Children use glitter in arts and crafts. Manufacturers put glitter in cosmetics. Scientists use glitter to learn more about the ocean.
It turns out that the glitter of sunlight reflecting off the ocean’s surface can provide a wealth of information to marine scientists. Various sensors installed on satellites are specially designed to detect these reflections, collecting detailed information about the direction, height, and movement of surface-level waves.
Caused by wind blowing across the surface of the ocean, wave patterns are complex and highly variable. Being able to accurately predict their movements can greatly benefit mariners, port and rig builders, coastal farmers, and more, but the measurements provided by buoys and ships have many limitations.
Last year, a team of European scientists developed a method to observe patterns in waves at the surface of the ocean using Sun glitter imagery collected via satellite. Their method involves examining data from a multispectral camera aboard Europe’s Sentinel-2 spacecraft, which captures Sun glitter data from across the electromagnetic spectrum, including from visible and infrared light.
The Sentinel-2 camera sees the ocean’s surface at high spatial resolution (10 meters). Highly scattered light means rough seas. In addition, the way light scatters depends on the “geometry” of the observations, that is, on the angles from the given point on the ocean surface to the Sun and to the satellite. Tilting of the ocean’s surface by waves leads to modulations of scattered light, revealing the ocean waves in the satellite Sun glitter image. The scientists used these data to construct a series of finely detailed images of wave patterns off the coast of Dorre Island in Western Australia.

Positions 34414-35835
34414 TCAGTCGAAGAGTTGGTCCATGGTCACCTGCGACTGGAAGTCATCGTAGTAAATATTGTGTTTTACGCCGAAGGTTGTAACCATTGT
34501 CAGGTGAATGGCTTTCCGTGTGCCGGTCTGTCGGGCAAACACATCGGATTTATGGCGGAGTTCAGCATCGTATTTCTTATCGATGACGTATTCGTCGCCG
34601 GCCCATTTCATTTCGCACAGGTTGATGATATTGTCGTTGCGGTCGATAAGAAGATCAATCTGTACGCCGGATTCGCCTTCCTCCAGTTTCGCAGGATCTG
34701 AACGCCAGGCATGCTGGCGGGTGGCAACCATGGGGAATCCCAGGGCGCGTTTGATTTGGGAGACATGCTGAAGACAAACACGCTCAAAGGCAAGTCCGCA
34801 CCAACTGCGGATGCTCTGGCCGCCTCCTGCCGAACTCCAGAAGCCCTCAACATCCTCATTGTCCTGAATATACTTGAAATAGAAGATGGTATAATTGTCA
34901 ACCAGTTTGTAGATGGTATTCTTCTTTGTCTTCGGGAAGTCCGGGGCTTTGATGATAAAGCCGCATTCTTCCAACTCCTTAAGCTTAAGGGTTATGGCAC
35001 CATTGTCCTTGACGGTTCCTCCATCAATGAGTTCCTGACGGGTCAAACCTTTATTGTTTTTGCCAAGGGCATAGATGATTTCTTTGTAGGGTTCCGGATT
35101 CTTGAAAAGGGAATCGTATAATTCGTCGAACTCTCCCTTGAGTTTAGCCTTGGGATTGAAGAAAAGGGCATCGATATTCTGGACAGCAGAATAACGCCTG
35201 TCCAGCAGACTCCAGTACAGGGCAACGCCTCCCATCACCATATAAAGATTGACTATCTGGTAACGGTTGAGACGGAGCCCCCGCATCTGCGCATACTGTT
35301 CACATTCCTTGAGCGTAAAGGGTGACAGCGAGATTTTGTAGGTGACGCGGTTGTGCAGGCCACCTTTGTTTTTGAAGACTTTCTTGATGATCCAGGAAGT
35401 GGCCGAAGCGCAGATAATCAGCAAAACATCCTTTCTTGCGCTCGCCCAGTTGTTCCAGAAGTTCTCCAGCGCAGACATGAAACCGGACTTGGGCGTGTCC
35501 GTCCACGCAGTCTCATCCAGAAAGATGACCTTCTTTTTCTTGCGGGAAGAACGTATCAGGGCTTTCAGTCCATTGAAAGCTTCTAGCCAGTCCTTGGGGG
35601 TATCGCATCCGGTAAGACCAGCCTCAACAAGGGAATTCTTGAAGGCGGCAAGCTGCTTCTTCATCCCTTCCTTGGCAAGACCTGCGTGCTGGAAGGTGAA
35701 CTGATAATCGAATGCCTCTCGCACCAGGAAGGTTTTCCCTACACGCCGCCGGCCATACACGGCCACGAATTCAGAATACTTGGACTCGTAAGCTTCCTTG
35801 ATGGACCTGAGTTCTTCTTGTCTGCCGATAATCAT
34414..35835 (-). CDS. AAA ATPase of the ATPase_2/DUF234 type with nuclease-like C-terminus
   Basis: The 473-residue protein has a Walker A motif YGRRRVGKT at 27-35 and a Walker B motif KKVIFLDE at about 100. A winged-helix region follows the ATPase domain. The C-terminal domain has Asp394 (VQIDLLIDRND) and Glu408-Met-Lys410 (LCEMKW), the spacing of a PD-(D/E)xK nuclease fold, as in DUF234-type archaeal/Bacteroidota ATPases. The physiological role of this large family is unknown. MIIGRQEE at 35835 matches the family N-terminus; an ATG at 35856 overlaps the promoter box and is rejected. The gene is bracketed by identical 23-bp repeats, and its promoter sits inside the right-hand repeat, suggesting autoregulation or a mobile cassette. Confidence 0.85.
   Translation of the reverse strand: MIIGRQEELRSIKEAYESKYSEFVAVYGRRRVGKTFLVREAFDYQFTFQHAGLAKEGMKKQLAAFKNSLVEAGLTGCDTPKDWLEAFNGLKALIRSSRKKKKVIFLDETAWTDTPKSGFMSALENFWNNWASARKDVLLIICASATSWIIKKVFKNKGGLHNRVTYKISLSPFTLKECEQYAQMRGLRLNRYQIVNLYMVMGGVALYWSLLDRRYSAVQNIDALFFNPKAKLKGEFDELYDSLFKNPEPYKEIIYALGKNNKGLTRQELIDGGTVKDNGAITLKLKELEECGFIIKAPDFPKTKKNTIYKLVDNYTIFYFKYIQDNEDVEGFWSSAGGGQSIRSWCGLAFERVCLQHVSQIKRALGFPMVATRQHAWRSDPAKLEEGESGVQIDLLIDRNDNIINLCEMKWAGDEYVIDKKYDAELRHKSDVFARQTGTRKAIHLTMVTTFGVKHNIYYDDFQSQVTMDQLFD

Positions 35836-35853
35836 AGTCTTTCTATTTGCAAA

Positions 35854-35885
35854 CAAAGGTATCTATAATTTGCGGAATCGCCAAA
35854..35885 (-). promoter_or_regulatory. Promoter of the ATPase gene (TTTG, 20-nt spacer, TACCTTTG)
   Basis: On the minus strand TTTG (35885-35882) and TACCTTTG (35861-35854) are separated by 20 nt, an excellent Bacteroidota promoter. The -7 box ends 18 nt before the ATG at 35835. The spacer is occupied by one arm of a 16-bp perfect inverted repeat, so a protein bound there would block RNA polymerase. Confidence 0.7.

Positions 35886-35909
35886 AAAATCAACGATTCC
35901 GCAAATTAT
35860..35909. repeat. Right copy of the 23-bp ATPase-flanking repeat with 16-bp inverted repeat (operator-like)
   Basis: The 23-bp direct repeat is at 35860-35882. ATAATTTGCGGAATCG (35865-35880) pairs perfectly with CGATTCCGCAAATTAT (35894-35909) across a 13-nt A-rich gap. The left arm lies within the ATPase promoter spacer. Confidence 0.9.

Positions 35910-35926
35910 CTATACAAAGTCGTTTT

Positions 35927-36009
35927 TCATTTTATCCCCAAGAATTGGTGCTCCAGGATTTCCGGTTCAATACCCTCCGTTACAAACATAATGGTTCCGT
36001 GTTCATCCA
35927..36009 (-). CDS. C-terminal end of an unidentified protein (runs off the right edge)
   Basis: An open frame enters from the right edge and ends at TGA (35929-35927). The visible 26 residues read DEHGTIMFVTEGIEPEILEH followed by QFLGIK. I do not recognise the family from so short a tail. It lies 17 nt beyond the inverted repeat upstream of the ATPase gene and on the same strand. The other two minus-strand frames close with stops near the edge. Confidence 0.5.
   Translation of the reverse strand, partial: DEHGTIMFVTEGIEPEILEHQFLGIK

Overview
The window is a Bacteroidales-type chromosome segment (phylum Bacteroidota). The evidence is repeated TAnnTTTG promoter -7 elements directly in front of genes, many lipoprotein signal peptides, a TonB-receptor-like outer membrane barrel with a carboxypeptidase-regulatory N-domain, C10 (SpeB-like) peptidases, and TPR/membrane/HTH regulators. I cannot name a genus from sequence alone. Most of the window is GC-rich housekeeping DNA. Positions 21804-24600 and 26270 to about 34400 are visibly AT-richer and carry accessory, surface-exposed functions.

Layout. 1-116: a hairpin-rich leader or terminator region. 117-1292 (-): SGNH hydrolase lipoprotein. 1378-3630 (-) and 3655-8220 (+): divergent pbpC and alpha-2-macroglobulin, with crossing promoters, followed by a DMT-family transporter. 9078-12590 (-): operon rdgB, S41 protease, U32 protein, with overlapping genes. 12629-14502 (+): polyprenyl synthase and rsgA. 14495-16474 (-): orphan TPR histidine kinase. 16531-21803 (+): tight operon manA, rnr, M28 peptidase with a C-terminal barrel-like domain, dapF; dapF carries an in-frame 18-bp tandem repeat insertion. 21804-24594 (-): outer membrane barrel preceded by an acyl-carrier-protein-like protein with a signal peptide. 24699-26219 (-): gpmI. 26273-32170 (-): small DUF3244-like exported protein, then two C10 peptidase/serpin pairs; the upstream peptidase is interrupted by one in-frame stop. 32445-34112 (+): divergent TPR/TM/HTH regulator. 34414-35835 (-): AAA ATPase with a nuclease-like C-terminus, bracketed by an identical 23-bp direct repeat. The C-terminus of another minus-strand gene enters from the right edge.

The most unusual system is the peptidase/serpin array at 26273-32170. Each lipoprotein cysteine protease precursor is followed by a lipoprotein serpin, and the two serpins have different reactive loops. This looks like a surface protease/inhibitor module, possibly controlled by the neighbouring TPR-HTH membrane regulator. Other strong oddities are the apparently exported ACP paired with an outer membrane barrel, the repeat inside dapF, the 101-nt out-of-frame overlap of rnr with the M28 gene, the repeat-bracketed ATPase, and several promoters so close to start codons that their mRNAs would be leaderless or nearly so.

Building on this technique, Kudryavtsev et al. used Sun glitter imagery from Sentinel-2 to map a fuller range of motion at the ocean’s surface. To do this, they suggested a method to convert Sun glitter brightness modulations to ocean wave heights. Moreover, using a time delay between acquisitions in two different spectral channels, they suggested a method to measure velocities of waves and the surface current. With these data, they sought to better evaluate and forecast wave behavior.
The authors tested their method on the Agulhas Current, a historically treacherous current around the southernmost coast of Africa. Using satellite data collected in January 2016, they traced the behavior of ocean waves and their interactions with currents.
They found that ocean surface currents modify dominant surface waves, which are the tallest surface-level waves in a given area, driven by local wind and large-scale swells. They also showed how wave packets (clusters of waves that move together as one) can be deflected and trapped by ocean surface currents, creating surface-level waves that are much higher than normal.
As satellite technology develops and higher-resolution Sun glitter imagery becomes available, scientists hope to be able to study waves and currents at the surface of the ocean in even greater detail. This detail would further improve scientists’ ability to derive more direct ocean surface current measurements from satellite data and to provide critical wave forecasts. (Journal of Geophysical Research: Oceans, https://doi.org/10.1002/2016JC012426, 2017)
—Sarah Witman, Freelance Writer